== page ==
The solution I found for the built-in Screen Sharing is to change the setting from “Adaptive Quality” to “Full Quality” under the View menu. Unfortunately, this only works if I display both screens – the built-in Retina display and the external 20″ standard resolution monitor I have attached to the MacBook. I can select just the 20″ display successfully, but if I select just the Retina display it fills the window with static.
I received a Logitech G13 Gameboard as a Christmas gift. I did a quick test on a handful of games and got mixed results. Games with pre-made profiles seemed to work fine while those I tried with the default or a custom profile often failed. In some cases the gameboard keys simply did nothing while in others the cursor/character would move continuously with nothing pressed as if a direction key were being held down.
I’m using the gameboard on a 2009 iMac with Mac OS X 10.8.5 and the games I was testing were all launched through Steam. While I found a number of hits on G13/Mac/Steam issues, they all turned out to be from the time of the initial launch of Steam on OS X and were no longer relevant. Eventually I determined that the source of the problem was the built-in joystick.
The default profile has keys mapped to the joystick axes. Even though the joystick was centered, these keys seemed to be constantly triggered, perhaps due to the games misinterpreting the joystick as a full game controller. I fixed the issue by switching the joystick mapping in the default profile from individual keys to simply “joystick” within the Logitech software.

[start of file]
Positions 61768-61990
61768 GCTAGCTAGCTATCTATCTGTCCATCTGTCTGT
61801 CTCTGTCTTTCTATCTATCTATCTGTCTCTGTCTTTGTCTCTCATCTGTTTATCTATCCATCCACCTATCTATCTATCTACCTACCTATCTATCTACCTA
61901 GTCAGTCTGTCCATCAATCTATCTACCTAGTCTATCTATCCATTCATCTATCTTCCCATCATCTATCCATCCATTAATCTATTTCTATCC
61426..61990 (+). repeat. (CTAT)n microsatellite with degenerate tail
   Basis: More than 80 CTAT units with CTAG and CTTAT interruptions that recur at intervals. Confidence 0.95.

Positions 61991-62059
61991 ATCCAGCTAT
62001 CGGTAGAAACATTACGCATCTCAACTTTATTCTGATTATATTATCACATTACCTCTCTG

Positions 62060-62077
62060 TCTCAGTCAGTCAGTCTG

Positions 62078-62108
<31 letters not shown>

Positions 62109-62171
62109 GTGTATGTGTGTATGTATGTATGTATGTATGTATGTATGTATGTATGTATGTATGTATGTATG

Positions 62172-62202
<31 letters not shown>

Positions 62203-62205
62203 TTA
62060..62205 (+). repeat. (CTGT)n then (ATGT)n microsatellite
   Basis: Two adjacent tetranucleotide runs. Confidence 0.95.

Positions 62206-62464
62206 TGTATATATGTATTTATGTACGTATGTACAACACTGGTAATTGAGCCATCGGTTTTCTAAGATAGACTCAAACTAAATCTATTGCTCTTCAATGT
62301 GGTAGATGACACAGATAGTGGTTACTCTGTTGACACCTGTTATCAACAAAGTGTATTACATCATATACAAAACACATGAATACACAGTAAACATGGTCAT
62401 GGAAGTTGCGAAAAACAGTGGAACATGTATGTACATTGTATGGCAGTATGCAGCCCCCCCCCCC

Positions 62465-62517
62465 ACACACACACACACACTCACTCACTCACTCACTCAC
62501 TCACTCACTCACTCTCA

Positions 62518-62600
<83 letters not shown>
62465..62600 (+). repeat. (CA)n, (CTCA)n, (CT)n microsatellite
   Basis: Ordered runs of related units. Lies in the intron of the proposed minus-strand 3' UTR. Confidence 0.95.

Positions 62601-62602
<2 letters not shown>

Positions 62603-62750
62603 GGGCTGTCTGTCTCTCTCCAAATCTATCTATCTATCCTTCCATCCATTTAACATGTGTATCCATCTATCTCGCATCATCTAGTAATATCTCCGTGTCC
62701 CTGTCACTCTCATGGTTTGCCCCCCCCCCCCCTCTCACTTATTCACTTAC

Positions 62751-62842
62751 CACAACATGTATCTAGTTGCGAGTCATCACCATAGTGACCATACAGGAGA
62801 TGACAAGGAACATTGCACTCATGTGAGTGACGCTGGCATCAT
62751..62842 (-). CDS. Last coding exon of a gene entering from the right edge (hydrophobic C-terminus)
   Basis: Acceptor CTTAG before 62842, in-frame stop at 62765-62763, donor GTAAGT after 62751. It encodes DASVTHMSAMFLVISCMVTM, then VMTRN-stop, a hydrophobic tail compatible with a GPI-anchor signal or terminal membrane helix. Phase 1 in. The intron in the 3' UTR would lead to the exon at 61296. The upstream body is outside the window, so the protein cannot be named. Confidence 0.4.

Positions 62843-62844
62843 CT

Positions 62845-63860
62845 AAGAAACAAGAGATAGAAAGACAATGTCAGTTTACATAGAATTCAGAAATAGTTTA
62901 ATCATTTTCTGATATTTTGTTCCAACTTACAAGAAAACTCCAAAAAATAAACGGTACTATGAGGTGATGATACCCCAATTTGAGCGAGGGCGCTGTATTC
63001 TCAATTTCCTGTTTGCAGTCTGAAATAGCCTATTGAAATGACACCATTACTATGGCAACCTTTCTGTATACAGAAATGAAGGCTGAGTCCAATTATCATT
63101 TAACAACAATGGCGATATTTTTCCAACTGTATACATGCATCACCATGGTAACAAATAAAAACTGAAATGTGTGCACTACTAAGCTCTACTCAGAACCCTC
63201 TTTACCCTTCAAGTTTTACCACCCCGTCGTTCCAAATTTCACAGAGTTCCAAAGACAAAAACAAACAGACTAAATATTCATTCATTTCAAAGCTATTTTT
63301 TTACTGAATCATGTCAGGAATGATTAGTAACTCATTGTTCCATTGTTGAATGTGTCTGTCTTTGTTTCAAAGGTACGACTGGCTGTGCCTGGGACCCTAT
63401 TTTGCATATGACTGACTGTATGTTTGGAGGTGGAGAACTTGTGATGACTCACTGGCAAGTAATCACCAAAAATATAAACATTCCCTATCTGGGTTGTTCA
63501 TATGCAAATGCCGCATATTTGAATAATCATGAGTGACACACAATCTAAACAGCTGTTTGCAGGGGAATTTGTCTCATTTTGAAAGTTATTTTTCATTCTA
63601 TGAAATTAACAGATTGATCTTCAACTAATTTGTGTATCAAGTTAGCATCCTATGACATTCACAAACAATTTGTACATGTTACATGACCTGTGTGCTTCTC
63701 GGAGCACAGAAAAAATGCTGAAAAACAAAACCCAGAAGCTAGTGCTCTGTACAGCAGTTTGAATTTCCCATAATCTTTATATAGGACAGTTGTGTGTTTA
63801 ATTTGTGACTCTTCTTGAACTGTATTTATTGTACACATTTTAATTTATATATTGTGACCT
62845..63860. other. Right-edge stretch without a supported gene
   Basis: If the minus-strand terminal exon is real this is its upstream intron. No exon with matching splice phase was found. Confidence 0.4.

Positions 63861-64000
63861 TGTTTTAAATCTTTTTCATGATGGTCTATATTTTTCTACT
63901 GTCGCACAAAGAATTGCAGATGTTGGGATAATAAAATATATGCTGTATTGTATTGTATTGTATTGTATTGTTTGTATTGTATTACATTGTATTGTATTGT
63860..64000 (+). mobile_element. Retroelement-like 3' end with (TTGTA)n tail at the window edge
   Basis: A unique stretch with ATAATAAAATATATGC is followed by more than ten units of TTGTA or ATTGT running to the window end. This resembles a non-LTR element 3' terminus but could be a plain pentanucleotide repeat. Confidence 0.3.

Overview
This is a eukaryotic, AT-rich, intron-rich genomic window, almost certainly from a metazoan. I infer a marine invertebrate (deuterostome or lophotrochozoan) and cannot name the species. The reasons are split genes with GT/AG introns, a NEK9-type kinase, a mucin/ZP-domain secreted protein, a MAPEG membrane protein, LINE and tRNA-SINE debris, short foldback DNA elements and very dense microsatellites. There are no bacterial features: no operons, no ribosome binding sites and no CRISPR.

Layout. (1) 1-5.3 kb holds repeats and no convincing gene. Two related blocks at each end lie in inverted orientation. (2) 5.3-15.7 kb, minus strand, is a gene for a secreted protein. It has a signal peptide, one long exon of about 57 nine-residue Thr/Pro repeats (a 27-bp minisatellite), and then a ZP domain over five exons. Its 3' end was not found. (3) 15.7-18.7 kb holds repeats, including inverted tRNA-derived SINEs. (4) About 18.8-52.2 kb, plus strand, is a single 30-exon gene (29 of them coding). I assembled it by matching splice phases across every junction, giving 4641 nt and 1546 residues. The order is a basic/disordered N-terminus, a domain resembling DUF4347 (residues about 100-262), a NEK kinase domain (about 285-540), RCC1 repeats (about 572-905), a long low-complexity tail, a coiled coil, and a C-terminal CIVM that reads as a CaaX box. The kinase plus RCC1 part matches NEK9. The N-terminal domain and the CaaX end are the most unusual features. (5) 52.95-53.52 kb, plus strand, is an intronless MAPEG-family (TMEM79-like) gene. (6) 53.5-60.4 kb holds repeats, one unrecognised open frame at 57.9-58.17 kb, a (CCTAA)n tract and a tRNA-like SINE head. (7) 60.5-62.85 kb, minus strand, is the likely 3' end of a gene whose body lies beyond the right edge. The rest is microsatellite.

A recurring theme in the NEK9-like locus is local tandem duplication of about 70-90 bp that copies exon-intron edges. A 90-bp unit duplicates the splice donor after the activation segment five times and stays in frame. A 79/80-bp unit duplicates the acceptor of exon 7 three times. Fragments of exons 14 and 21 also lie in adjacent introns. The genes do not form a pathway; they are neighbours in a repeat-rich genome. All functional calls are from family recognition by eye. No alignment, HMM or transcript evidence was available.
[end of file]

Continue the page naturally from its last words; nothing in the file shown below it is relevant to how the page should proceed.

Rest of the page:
Logitech G13 Gameboard
Three things happened today that I’m choosing to take as omens for the new year:
- I picked up what I thought was a piece of yarn from the floor and it turned out to be a slug.
It will be a year of unpleasant surprises.
- When eating out, I calculate the tip then add a bit so that the total is a whole dollar value. Tonight’s tip turned out to be $6.66.
It will be a year of repetition. Or the apocalypse. Probably the former.
- On the way home we saw two police cars pulling into a Dunkin Donuts parking lot.
It will be a year of stereotypes.
Unclear from the omens is whether I’ll actually start publishing on this site more than once a year. Hopefully yes, starting with the sixteen drafts I’ve written but never quite completed.
Edit: One more thing happened just after writing this – our cat peed in a (luckily) empty box sitting next to my desk. For others that might be an omen, but for us it’s unfortunately just business as usual.
It will be another year of Nature’s Miracle.
Interview with Rob Wiethoff, the voice of John Marston on Red Dead Redemption.
Just a quick radio interview, but it was an interesting combination of an actor from one of my all-time favorite games being interviewed by an actor from one of my all-time favorite web series (Doraleous and Associates).